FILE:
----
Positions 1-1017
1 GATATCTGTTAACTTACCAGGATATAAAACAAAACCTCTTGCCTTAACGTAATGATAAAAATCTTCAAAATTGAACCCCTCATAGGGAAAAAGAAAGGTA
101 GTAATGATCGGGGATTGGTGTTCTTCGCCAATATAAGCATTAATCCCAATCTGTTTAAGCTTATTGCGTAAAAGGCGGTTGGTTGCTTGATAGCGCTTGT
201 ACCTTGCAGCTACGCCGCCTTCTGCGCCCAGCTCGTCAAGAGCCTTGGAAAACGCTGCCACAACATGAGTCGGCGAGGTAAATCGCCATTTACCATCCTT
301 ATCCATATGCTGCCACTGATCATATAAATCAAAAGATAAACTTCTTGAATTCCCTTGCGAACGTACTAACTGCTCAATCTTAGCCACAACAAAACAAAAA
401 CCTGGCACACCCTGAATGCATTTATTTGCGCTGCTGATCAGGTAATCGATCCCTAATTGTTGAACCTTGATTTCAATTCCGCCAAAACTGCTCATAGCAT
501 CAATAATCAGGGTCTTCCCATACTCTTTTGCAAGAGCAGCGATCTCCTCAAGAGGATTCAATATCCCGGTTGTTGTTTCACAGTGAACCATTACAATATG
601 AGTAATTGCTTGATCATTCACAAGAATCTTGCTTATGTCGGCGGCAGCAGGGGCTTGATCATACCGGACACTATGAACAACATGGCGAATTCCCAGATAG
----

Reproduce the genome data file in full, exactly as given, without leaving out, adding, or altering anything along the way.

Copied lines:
Positions 1-1017
1 GATATCTGTTAACTTACCAGGATATAAAACAAAACCTCTTGCCTTAACGTAATGATAAAAATCTTCAAAATTGAACCCCTCATAGGGAAAAAGAAAGGTA
101 GTAATGATCGGGGATTGGTGTTCTTCGCCAATATAAGCATTAATCCCAATCTGTTTAAGCTTATTGCGTAAAAGGCGGTTGGTTGCTTGATAGCGCTTGT
201 ACCTTGCAGCTACGCCGCCTTCTGCGCCCAGCTCGTCAAGAGCCTTGGAAAACGCTGCCACAACATGAGTCGGCGAGGTAAATCGCCATTTACCATCCTT
301 ATCCATATGCTGCCACTGATCATATAAATCAAAAGATAAACTTCTTGAATTCCCTTGCGAACGTACTAACTGCTCAATCTTAGCCACAACAAAACAAAAA
401 CCTGGCACACCCTGAATGCATTTATTTGCGCTGCTGATCAGGTAATCGATCCCTAATTGTTGAACCTTGATTTCAATTCCGCCAAAACTGCTCATAGCAT
501 CAATAATCAGGGTCTTCCCATACTCTTTTGCAAGAGCAGCGATCTCCTCAAGAGGATTCAATATCCCGGTTGTTGTTTCACAGTGAACCATTACAATATG
601 AGTAATTGCTTGATCATTCACAAGAATCTTGCTTATGTCGGCGGCAGCAGGGGCTTGATCATACCGGACACTATGAACAACATGGCGAATTCCCAGATAG